- Suns and Mercury had announced plans to air games on FTA TV and new DTC platform
- DSG claims it still has right of first refusal if teams signed deals with other broadcasters
The Phoenix Suns and Phoenix Mercury are being sued by Diamond Sports Group (DSG), with the bankrupt regional sports network (RSN) operator attempting to block the National Basketball Association (NBA) and Women’s National Basketball Association (WNBA) teams’ plans to create a new streaming service.
The Suns and Mercury recently announced they would not renew their local rights deal with DSG, instead signing a deal offer live matches on Gray Television’s free-to-air (FTA) local TV stations in Phoenix, Tucson and Yuma. A new direct-to-consumer (DTC) platform was also announced, with the launch to be carried out in conjunction with streaming specialist Kiswe.
In its initial response, DSG claimed the deal violated bankruptcy law and its agreement. It has now followed up its statement with a lawsuit against both basketball teams, as well as against Gray and Kiswe.
‘The Suns’ failure to comply with their contractual duties, and Diamond Arizona’s potential loss of approximately 70 games of NBA content provided by the Suns each season, puts Diamond Arizona’s business at significant peril, thereby directly threatening its ability to reorganise,’ DSG’s emergency motion states.
‘The Suns’ deliberate disregard of its contractual duties to Diamond Arizona is specifically the type of action the automatic stay is meant to protect against.’
DSG’s motion also says the Sinclair subsidiary warned the Suns and Gray of these issues prior to last week’s announcement, and is now alleging tortious interference against the teams’ new local media partners. It also claims its contract with the NBA franchise is technically still in place despite it being set to run out after this season, which would mean DSG still has the right of first refusal should the Suns sign a deal with another broadcaster.
The RSN operator not only wants the court to void the Suns’ and Mercury’s new agreements, but is intent on suing the teams and its two partners, with these adversarial proceedings potentially leading to a trial if not settled.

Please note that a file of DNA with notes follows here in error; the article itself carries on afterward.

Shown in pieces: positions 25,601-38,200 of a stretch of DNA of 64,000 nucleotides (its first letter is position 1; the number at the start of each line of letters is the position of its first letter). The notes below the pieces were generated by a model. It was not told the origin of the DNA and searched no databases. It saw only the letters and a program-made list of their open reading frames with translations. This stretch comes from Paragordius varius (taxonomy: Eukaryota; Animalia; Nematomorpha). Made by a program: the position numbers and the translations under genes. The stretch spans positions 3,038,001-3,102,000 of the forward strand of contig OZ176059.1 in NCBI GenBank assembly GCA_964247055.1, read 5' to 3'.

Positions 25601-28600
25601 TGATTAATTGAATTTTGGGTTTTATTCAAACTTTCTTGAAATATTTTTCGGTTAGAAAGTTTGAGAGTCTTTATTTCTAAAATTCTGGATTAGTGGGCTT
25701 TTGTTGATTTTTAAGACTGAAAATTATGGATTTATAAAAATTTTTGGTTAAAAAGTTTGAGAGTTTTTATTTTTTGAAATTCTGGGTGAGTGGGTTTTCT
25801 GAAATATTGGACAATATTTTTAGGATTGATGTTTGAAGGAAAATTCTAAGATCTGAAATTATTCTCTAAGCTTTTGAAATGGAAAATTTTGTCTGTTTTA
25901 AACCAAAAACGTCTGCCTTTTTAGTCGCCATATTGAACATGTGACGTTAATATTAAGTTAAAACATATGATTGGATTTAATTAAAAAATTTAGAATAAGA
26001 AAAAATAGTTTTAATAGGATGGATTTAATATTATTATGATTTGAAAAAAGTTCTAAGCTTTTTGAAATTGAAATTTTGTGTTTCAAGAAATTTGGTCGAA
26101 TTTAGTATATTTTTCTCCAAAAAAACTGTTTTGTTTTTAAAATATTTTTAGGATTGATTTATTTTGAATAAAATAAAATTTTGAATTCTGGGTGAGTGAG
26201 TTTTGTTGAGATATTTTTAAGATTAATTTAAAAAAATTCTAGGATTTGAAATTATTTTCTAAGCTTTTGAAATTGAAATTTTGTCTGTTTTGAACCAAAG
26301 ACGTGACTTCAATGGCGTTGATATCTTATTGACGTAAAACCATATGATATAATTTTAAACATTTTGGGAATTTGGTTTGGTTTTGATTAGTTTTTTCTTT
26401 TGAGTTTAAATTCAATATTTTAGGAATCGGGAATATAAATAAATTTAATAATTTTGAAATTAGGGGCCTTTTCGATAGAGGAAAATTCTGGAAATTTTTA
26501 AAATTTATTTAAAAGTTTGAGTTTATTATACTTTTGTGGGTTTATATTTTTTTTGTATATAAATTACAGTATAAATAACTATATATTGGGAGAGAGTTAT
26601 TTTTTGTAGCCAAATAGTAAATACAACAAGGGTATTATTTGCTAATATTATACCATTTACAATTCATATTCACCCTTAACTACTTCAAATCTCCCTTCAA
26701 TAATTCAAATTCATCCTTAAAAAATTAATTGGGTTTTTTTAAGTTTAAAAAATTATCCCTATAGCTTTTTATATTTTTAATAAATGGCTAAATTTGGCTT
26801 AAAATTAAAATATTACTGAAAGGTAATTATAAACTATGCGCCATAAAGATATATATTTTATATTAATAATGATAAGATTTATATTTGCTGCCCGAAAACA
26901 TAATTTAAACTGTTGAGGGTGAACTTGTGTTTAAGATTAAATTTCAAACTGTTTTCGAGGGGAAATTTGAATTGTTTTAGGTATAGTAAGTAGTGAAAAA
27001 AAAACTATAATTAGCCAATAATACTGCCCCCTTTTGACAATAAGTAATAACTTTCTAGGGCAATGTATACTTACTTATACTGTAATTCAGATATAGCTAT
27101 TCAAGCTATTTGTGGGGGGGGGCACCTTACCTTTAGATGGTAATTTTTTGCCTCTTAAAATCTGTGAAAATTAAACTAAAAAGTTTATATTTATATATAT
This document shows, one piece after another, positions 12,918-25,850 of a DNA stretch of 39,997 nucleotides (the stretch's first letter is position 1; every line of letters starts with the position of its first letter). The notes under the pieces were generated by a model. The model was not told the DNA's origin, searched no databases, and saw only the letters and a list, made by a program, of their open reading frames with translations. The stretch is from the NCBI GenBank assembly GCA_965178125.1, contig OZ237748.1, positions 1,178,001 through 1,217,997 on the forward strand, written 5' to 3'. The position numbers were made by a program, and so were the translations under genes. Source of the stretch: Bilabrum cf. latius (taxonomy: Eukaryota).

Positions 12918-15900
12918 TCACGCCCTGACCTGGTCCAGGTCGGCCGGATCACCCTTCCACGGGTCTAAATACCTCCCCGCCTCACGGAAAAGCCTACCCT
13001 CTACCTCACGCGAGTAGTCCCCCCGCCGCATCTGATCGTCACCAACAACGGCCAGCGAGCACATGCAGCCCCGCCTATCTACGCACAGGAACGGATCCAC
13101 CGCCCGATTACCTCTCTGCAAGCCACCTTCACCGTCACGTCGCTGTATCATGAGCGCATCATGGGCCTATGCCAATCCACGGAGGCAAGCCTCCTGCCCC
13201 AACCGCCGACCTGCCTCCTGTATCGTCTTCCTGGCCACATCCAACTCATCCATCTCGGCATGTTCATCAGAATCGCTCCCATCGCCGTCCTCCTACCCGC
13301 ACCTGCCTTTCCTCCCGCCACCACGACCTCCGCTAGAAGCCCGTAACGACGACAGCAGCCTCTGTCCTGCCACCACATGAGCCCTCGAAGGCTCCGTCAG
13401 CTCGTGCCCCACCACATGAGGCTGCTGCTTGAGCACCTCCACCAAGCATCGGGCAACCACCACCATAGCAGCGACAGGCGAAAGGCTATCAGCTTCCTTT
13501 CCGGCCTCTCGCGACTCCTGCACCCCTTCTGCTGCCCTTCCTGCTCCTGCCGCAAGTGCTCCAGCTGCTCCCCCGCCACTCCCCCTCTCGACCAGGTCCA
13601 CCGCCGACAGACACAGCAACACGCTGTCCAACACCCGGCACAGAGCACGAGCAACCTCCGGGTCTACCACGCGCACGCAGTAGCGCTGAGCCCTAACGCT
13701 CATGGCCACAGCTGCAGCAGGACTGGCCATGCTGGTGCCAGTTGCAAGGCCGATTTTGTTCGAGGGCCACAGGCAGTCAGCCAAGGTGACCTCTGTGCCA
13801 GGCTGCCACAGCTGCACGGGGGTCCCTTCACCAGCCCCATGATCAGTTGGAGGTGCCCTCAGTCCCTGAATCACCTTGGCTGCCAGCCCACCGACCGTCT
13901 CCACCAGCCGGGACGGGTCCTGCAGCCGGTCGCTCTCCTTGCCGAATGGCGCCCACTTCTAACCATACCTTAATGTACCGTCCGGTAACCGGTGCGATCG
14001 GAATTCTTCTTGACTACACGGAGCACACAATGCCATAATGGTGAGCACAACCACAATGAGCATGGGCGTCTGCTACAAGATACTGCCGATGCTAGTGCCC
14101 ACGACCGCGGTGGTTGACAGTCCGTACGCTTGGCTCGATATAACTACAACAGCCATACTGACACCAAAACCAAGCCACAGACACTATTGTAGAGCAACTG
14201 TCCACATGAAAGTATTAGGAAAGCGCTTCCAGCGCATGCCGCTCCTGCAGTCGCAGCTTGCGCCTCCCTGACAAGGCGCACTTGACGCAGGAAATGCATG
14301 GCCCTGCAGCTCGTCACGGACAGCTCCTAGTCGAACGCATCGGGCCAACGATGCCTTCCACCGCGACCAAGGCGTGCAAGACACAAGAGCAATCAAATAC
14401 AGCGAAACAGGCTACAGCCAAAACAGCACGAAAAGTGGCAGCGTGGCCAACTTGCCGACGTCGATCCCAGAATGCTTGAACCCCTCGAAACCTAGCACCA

“Nobody is surprised by this lawsuit and it will not stop the Phoenix Suns and Mercury from making our games available to as many people as we possibly can,” Mat Ishbia, the owner of both the Suns and Mercury, said in response to the lawsuit.
“The fans, players, and everyone in our organization knows this is how all of us win together, on and off the court. I firmly believe the future success of the NBA and WNBA is about getting our product to everyone who wants it versus just the people who pay for it.”
DSG’s lawsuit comes as no surprise, given its impassioned and furious response to the Suns’ and Mercury’s announcement.
The company, which operates 19 RSNs under the Bally Sports banner, declared for bankruptcy in March. It is being primed to be spun off from Sinclair as part of a restructuring, with the goal of retaining its local rights while also launching its DTC service Bally Sports+ in more markets.
Its Arizona RSN currently serves as a one-stop shop for regional fans, given it also owns the rights to games featuring Major League Baseball’s (MLB) Arizona Diamondbacks, whom DSG reportedly failed to pay its rights fee to on time back in March, and the National Hockey League’s (NHL) Arizona Coyotes.
The Suns’ and Mercury’s new agreement plans to expand the number of households able to watch live games to 2.8 million. The hybrid approach of mixing FTA and DTC coverage is seen as an innovative approach that could inspire other teams to agree a similar arrangement. For now though, DSG appears unwilling to acquiesce to the teams’ bold plans.